by John Lindell
No matter the type, size or age of an organization, momentum is an invaluable commodity. When it comes to momentum leaders look better than they actually are, followers perform better than usual and change is easier. Without momentum, everything is much harder and capable leadership can appear inept. While it is true that every church or ministry experiences seasons of momentum, a leader abdicates responsibility when they relegate momentum to time and chance.
Mission and Momentum
Some may scoff at the idea that the church leadership should dedicate serious consideration to a commodity that is far more likely to be discussed in the business world than in an ecclesiological context. After all, the church is not a business. The problem with that attitude is that the business community recognizes the value of momentum, because they know how crucial it is for growth. Yet, church leaders, who would readily admit that they are charged with declaring the greatest truth and carrying out a mission with eternal implications, proportionally invest far less time in thinking about cultivating momentum. If our mission is important then momentum is important.
The Momentum Equation
As a pastor, when I think about momentum, it comes down to a simple equation: the attitude of the leaders (paid or volunteer) + the atmosphere of the organization + the accomplishments of the people (by the power of the Holy Spirit) = MOMENTUM!
First, it is important to recognize that momentum begins with the leaders. You will never see momentum in your organization unless it is first present in the attitude of your leaders. It is fascinating to look at Israel’s history with this in mind. Think of the first four kings of the nation: 1) Saul lacked momentum; 2) David created momentum; 3) Solomon built on the momentum; and 4) Rehoboam stopped the momentum. Momentum begins with the attitude of the leader. What you see in David and Solomon, along with any other leader who will positively affect the momentum of their organization, is that they are leading in vision and enthusiasm. Vision, because you have to know where you are going and enthusiasm, because you have to be excited about where you are going. The bottom line is that you cannot kindle a fire in another person’s heart until it is burning in your own. Momentum starts with the leaders.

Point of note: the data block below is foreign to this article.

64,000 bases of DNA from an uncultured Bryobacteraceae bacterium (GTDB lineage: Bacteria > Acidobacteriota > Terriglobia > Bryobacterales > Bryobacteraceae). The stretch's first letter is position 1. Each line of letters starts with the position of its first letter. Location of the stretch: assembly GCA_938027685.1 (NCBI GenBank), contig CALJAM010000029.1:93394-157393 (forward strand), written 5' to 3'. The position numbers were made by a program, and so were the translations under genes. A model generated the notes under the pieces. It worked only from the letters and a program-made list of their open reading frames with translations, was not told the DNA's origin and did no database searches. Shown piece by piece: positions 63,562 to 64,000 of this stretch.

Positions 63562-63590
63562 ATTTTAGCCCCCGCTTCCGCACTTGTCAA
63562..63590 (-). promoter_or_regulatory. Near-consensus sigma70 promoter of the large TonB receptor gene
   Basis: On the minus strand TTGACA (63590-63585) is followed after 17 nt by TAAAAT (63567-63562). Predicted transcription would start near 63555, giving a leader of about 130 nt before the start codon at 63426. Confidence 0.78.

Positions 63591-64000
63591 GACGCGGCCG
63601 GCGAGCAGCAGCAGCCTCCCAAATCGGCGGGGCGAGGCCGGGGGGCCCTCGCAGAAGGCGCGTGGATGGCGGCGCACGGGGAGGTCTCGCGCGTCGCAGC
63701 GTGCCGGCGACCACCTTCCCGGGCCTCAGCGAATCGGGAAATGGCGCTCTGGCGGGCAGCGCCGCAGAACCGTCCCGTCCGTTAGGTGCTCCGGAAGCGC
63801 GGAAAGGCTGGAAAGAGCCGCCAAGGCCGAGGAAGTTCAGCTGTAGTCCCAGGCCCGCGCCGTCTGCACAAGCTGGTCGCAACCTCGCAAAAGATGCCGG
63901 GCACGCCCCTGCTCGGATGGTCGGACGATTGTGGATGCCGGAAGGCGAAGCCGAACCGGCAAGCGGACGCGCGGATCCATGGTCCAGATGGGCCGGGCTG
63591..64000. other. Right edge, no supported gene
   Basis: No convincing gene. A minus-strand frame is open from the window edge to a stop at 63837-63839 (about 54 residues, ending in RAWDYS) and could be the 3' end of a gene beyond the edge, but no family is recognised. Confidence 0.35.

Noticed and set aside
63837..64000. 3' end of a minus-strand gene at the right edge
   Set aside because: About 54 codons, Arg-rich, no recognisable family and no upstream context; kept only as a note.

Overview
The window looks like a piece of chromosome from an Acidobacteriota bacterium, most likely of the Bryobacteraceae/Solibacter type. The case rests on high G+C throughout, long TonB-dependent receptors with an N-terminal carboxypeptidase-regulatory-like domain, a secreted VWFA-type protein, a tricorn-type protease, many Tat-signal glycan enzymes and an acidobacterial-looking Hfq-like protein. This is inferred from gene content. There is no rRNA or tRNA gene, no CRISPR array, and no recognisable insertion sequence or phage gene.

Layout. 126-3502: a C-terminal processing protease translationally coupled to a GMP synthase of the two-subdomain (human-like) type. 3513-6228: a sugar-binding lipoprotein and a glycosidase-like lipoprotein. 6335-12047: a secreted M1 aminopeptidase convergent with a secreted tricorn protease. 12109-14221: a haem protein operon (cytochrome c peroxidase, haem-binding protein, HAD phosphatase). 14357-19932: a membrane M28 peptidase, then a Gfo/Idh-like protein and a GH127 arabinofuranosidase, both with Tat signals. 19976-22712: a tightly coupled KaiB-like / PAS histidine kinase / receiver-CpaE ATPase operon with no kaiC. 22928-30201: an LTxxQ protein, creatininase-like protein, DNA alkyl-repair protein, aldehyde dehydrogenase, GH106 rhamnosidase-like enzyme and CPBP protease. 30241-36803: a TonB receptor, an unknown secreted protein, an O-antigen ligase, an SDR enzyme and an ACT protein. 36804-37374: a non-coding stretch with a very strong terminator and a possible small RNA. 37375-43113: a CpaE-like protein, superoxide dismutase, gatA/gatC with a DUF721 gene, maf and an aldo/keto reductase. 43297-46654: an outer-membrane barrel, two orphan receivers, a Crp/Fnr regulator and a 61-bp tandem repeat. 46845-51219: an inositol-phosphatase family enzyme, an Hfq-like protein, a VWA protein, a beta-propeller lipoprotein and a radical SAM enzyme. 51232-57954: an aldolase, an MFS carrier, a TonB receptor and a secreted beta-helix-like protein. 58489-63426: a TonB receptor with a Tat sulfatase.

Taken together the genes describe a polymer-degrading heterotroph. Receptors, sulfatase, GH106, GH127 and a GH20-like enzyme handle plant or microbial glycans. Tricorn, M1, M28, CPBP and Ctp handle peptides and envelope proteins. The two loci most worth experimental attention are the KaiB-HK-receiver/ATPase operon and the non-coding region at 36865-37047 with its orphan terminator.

Second, momentum is contingent on the atmosphere of an organization. Though every organization has its unique characteristics, the factors that create momentum are constant and include: expectancy, energy, sacrificial commitment, encouragement, confidence, community and celebration of victories. Any place or ministry with momentum will include healthy doses of each of the above.
Finally, momentum is cultivated by the accomplishments of people empowered by the Holy Spirit. Dependence on the Holy Spirit is a non-negotiable. As people align themselves with the Spirit’s work and see through His eyes, great things will happen and, in response, celebration is appropriate. Often we see something great take place and, instead of pausing to celebrate what has happened, we plow right on to the next thing. The Bible is filled with examples of people taking time to celebrate their victories. Celebration should not only be the response to the victories brought by the momentum of the Holy Spirit working in our lives and ministry, but the very act of celebration sustains and produces additional momentum.
For the church to give time and energy to the cultivation of momentum is absolutely within the purview of its mission as it seeks to unite and energize people around the profound task that God has ordained it to accomplish. Give the time and energy necessary to cultivate momentum!
John Lindell is the Lead Pastor at James River Assembly in Ozark, MO. This post has been adapted from leadership coaching he does with the James River Assembly staff. ©2012 James River Assembly. All rights reserved.